The Movie Waffler New Release Review (DVD) - IN A VALLEY OF VIOLENCE | The Movie Waffler

New Release Review (DVD) - IN A VALLEY OF VIOLENCE

A cavalry deserter runs into trouble in a small town.

Review by Eric Hillis

Directed by: Ti West

Starring: Ethan Hawke, Taissa Farmiga, James Ransone, Karen Gillan, John Travolta

John Carpenter has famously lamented never getting to direct a western (though he did write a couple for TV - El Diablo and Blood River - and a case could be made for Assault on Precinct 13 as a contemporary western). Similarly associated with the horror genre, director Ti West (The House of the Devil, The Innkeepers) has now achieved what Carpenter couldn't manage, stepping out of the horror shadows and into the dusty terrain of the western for In a Valley of Violence (every time I write that title Iron Butterfly's In-A-Gadda-Da-Vida begins playing in my head).

Workaholic actor Ethan Hawke is Paul, a former cavalry soldier who recently deserted both the army and his wife and daughter. Along with his dog Abbie (played by Jumpy in what might be the most charming canine performance we'll see this year), Paul is headed for a new life in Mexico, where he imagines he'll find solitude, as "nobody speaks English in Mexico."

While stopping off in the town of Denton, he runs into trouble with the sheriff's son and town troublemaker Gilly (James Ransone, star of last year's snowy western The Timber) and humiliates the loudmouth by giving him a public ass-whuppin'. When Gilly responds with violence, Paul is forced to return to his gun-slinging ways, re-entering Denton with vengeance on his mind.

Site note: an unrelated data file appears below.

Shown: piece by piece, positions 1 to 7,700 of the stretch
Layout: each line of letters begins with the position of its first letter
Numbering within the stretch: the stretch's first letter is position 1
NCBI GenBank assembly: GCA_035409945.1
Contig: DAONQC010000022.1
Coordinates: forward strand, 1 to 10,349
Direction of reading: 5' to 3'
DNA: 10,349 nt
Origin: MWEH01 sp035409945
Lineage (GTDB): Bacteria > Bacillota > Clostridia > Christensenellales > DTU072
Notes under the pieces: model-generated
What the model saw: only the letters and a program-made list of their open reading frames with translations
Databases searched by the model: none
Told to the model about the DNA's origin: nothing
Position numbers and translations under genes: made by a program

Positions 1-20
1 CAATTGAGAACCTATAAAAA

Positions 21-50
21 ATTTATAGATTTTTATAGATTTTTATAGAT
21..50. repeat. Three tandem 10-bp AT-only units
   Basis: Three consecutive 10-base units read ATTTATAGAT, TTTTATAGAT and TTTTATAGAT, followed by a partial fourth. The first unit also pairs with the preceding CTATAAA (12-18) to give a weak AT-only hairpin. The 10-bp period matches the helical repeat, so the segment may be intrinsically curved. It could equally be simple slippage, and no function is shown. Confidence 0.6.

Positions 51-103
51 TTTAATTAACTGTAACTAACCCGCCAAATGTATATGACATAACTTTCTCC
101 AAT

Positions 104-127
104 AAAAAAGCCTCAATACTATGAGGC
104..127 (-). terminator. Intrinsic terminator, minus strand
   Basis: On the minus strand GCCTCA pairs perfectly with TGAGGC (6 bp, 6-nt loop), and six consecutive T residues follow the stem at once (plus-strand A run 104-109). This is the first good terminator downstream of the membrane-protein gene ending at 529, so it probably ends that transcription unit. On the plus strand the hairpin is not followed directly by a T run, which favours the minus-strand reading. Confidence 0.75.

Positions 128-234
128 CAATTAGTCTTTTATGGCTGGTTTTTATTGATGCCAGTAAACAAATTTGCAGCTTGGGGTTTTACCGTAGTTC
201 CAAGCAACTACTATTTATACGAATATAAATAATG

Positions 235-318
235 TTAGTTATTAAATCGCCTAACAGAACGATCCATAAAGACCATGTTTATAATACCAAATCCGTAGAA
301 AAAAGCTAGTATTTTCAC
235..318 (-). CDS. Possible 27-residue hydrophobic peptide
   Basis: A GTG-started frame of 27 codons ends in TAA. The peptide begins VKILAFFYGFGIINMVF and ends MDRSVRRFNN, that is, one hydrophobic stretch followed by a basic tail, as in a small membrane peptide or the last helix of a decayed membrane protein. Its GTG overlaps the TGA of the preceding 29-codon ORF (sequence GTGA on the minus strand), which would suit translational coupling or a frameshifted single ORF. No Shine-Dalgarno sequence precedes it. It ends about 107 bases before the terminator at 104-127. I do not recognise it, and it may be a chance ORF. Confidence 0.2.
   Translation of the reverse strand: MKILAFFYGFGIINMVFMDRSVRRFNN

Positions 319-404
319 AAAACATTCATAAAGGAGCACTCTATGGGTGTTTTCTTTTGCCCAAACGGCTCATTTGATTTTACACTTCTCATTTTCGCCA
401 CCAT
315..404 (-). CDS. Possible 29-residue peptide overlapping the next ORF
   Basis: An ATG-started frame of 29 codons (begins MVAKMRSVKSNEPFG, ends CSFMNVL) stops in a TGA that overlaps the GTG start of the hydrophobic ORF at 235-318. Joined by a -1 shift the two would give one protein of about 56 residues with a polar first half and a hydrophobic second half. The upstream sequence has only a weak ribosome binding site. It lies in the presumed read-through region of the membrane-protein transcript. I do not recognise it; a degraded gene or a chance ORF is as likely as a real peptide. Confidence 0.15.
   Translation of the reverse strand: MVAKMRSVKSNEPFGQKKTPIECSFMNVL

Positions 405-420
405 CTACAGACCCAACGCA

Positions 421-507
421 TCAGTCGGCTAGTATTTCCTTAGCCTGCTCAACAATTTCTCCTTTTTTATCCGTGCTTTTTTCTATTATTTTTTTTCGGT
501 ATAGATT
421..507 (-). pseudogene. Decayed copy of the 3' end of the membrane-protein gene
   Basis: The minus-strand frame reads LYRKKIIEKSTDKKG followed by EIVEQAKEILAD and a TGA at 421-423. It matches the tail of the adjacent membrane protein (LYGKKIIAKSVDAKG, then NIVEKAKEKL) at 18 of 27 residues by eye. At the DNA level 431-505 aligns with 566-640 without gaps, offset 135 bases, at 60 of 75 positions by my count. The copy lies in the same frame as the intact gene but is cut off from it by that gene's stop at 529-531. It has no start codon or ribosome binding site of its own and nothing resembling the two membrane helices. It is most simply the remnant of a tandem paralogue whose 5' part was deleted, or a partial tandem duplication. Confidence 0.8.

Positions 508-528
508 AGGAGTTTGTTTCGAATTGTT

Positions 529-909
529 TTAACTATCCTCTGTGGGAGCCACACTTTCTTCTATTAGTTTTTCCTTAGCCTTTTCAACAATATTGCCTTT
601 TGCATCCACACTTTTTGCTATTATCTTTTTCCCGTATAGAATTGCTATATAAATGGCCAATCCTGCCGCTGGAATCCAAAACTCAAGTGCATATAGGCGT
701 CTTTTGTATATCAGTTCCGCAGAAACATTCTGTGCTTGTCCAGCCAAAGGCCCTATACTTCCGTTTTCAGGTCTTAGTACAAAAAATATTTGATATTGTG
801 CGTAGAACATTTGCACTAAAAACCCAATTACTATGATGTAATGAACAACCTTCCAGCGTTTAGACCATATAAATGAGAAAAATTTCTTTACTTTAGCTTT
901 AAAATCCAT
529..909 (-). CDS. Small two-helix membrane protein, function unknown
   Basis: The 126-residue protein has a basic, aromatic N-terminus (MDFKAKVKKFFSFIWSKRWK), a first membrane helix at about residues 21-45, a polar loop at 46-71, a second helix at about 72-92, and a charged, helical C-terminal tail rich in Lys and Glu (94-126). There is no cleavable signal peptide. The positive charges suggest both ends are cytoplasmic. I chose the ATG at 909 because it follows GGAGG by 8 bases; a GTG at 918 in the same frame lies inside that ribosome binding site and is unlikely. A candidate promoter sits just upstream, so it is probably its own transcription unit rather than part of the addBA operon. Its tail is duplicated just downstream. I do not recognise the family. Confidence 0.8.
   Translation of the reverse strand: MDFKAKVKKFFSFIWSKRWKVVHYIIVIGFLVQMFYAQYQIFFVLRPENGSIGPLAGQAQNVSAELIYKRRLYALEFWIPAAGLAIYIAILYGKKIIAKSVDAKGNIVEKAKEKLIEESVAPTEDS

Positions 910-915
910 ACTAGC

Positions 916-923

The stylish opening credits, accompanied by a rousing score by Jeff Grace, tell us West is a fan of the western, and his movie certainly ticks most of the b-western boxes - a quiet protagonist, an arrogant villain, a love interest young enough to be the hero's daughter (Taissa Farmiga), and a corrupt Sheriff (John Travolta). A decade ago this might have been enough to satisfy viewers hungry for a good oater, but with the genre undergoing an impressive revival with the likes of Bone Tomahawk, The Hateful Eight and Slow West, we've come to expect more than just a conveyor belt of cliches from our contemporary westerns.

There's little here that doesn't feel derivative. The central hook can't help but draw comparison with John Wick, but In a Valley of Violence lacks that film's hyper-stylised aesthetic. It falls between two bar-stools in this saloon, unable to decide if it's a gritty spaghetti-esque revenge tale or a Quick and the Dead style pastiche. Hawke's hero feels as is if he's in the former, but the rest of the larger than life characters belong in the latter camp.

The movie comes alive whenever Travolta is onscreen. His Sheriff, torn between upholding the peace and protecting his wayward son, provides both the film's most intriguing aspect and the actor's best performance since his '90s comeback. He doesn't feature enough sadly, with more time devoted to the awkward romance between Paul and Farmiga's besotted teenage admirer.

If the trappings of the western genre are enough to keep you happy, In a Valley of Violence does just enough to entertain. But displaying an understanding of the genre's tropes should be the starting point for a filmmaker, not the be all and end all, as is the case here.

In a Valley of Violence is available on DVD now.